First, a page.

There seems to be a new problem. My rear hatch release motor is constantly running with the key in the start or car running position and a door open. It took me the better part of today to figure out that the top screw for the above mentioned plastic piece went through a bundle of hot wires.
What threw me off was the second task of adjusting the e-brake cable because of the rear hatch release electrics I had to unhook.
Hope this helps with some of your electrical problems. It could have easily been another or more wires.
The way the hatch release motor works is a little non-intuitive.
It runs for 2 quite separate reasons:
1) The initiation circuit
2) The parking circuit
The initiation circuit is fed by the interior light supply, via the hatch pull switch (es) to the motor and the motor ground is via the switched interior light switch ground.
To operate correctly the following have to be working:
The interior light fuse
The hatch pull switches
The interior light switch ground must get connected to ground
- a. the interior light door switches must trigger the (delay) relay switching
- b. The rear hatch switch (open) drives this with a direct switch drive
If any of these are not functional your hatch switch (es) will not initiate a release cycle.
The interior light "feature" ensures you can only open the hatch when a door is open - so its locked out when you are normally driving.
The motor will continue to run for as long as you pull the hatch switch - but without any other circuits operating the hatch motor will stop as soon as you let go. It may stop at a point where the hatch cannot be latched closed...
The parking circuit is rather simpler - it is designed to run whenever the motor is not in its park position - its sole purpose is to cause a motor cycle - once initiated as above - to continue all the way to the park positions (hatch unlock tab in the fully disengaged position). When it gets to this point it stops driving the motor - of course it will keep running if you are still pulling a switch.
It accomplishes this with an integrated circular track with a wiper driven by the motor and a break in the track at the park position. You can see & clean this easily if you disassemble the motor.
The parking circuit - only - is fed by the dedicated 1A fuse on the CE (fuse) Panel.
If that fuse is bad your motor will stop as soon as you let go the hatch switch, if your motor continues to run cycles after you release the switch - your circular track has likely become continuous across the gap from smearing - usually cleaning restores operation.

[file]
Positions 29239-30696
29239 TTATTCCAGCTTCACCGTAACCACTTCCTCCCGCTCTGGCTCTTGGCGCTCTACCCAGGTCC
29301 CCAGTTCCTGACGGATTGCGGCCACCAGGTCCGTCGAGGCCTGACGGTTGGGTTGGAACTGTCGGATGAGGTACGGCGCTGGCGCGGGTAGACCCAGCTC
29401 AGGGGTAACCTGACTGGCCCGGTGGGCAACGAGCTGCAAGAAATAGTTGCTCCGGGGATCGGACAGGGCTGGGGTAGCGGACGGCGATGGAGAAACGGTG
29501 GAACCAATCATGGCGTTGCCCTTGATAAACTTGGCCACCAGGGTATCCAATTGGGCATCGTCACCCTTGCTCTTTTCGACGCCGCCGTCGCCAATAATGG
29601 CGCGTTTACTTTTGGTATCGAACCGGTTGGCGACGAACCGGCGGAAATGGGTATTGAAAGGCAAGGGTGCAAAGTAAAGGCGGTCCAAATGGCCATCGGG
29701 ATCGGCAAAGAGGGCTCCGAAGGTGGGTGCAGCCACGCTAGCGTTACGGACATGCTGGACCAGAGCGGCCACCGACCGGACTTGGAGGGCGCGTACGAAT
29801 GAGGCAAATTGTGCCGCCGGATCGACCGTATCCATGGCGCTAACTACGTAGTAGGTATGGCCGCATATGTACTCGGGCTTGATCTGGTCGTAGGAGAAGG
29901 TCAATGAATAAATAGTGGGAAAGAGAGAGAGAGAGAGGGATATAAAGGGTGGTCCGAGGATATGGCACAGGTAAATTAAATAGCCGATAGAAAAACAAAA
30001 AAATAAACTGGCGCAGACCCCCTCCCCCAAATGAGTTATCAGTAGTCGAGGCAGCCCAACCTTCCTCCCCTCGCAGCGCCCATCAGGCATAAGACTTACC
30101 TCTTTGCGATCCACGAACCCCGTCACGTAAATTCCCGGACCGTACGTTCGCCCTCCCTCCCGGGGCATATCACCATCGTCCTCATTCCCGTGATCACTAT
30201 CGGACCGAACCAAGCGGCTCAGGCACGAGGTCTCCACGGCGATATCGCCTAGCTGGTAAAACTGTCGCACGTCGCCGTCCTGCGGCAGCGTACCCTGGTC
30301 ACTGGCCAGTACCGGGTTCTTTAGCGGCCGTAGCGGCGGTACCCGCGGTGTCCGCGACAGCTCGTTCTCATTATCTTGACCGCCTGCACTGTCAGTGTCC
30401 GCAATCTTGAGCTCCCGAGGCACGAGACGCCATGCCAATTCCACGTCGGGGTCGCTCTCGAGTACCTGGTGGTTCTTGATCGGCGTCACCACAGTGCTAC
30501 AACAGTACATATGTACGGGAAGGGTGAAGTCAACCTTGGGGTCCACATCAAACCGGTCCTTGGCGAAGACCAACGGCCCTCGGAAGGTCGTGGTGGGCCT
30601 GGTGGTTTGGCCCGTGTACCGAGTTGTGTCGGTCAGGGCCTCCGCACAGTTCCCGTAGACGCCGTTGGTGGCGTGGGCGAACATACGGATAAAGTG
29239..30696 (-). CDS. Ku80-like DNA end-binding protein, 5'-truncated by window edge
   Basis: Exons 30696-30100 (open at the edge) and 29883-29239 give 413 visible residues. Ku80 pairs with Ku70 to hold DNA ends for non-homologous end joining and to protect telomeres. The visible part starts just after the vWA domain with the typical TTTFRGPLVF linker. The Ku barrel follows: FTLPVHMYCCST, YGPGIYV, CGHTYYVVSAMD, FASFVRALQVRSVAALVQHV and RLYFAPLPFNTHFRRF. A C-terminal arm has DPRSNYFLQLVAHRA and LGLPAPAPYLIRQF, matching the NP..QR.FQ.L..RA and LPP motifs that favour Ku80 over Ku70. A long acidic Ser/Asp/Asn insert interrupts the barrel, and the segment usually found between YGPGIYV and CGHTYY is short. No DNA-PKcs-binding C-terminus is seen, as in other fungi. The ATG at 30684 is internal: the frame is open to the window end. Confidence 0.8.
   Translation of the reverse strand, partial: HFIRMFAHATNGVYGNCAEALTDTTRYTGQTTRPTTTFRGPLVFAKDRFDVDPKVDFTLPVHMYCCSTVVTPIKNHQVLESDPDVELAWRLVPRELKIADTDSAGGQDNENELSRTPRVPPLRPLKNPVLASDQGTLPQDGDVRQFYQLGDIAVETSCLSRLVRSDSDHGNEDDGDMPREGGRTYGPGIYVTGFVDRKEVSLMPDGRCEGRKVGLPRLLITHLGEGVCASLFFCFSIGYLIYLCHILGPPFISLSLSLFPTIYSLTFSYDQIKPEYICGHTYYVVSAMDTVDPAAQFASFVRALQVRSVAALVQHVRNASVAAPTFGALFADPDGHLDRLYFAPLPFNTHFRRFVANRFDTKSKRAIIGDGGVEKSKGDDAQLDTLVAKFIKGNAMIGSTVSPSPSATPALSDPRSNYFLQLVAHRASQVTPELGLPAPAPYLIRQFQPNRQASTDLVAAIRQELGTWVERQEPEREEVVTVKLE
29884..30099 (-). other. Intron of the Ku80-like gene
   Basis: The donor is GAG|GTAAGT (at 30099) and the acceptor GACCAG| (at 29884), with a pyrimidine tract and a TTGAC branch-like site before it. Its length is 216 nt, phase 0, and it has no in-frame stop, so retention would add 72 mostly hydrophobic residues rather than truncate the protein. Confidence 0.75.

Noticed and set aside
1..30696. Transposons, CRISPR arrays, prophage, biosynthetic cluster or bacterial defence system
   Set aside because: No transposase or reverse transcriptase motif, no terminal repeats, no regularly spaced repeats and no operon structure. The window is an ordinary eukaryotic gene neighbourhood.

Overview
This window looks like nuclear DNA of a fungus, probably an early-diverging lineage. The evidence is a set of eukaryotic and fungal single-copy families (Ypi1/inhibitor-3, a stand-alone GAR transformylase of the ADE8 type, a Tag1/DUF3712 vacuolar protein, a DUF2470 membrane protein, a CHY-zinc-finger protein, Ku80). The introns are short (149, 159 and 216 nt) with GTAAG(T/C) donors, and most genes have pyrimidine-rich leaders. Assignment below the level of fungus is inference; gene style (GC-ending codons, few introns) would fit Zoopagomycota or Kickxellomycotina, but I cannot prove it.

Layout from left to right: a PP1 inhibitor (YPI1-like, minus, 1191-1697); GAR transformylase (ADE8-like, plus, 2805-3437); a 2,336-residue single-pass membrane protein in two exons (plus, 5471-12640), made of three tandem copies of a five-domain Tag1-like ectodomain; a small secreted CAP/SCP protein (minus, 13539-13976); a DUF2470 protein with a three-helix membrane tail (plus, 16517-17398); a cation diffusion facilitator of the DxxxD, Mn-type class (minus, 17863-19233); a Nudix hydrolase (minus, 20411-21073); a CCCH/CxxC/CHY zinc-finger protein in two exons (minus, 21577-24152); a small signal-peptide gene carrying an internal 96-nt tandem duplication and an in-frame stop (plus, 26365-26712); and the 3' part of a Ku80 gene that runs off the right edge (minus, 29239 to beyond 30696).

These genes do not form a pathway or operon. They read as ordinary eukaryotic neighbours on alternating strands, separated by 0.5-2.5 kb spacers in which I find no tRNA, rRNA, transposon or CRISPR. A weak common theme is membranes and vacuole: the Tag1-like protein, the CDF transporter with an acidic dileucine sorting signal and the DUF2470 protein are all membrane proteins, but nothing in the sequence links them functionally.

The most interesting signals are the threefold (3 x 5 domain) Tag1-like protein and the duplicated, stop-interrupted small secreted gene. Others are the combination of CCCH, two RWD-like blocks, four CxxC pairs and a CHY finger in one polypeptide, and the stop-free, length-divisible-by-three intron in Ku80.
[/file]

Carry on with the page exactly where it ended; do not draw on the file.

The switch tops spin off the body anticlockwise. Some seem to have issues with these - there is a little lock hole in the side. All mine have always come off with a sharp twist to initially break them loose... and no need to use the lock hole. I don't think you need to remove them though - focus on the interior lights.
1994 928 GTS Black/Black Manual "AZ Desert Gang"
My hatch release opens the hatch perfectly but as soon as I release the
button the motor stops, it doesn't return to the rest position. So if I don't
hold the switch the right amount of time the motor stays in the released
position and the hatch won't latch shut. So then I go back and pull the switch
for a second or two and then I can properly close it.
Is this something in the motor that can be repaired?
Check fuse #24 if 87-89, or #25 if later, assuming you already checked #26 which is main fuse for Hatch release.
The mechanism is similar to the headlights. The system is activated and starts to run by a 12v pulse which starts the electric motor. That is what you do when you pull the release switch next to the driver seat. It is a temporary 12v which is only the startup power.
Over a separate power connection another 12v is applied which fees power to a disc with a contact strip. the contact strip picks up 12v after startup and while the mechanism turns, thus feeding the motor. At some point the disc has a cut in the copper conductor, a dead zone, and the contacts then do not get 12v applied. Thus the motor stops and the system is in rest again.
What sometimes happens is that grease with copper grind residue settles in the dead zone and makes the system continue to run. Another cause is that the system runs so smoothly that the inertia of the system makes it overshoot the landing zone and starts making another round.. and another and another.
The gearbox with the copper disc can be opened and checked. Cleaning it up and adding plenty of non-acid grease will help.
ps: also check out the page called power flow for the hatch motor. That explains the wiring and fuses.
1992 928GTS midnight blue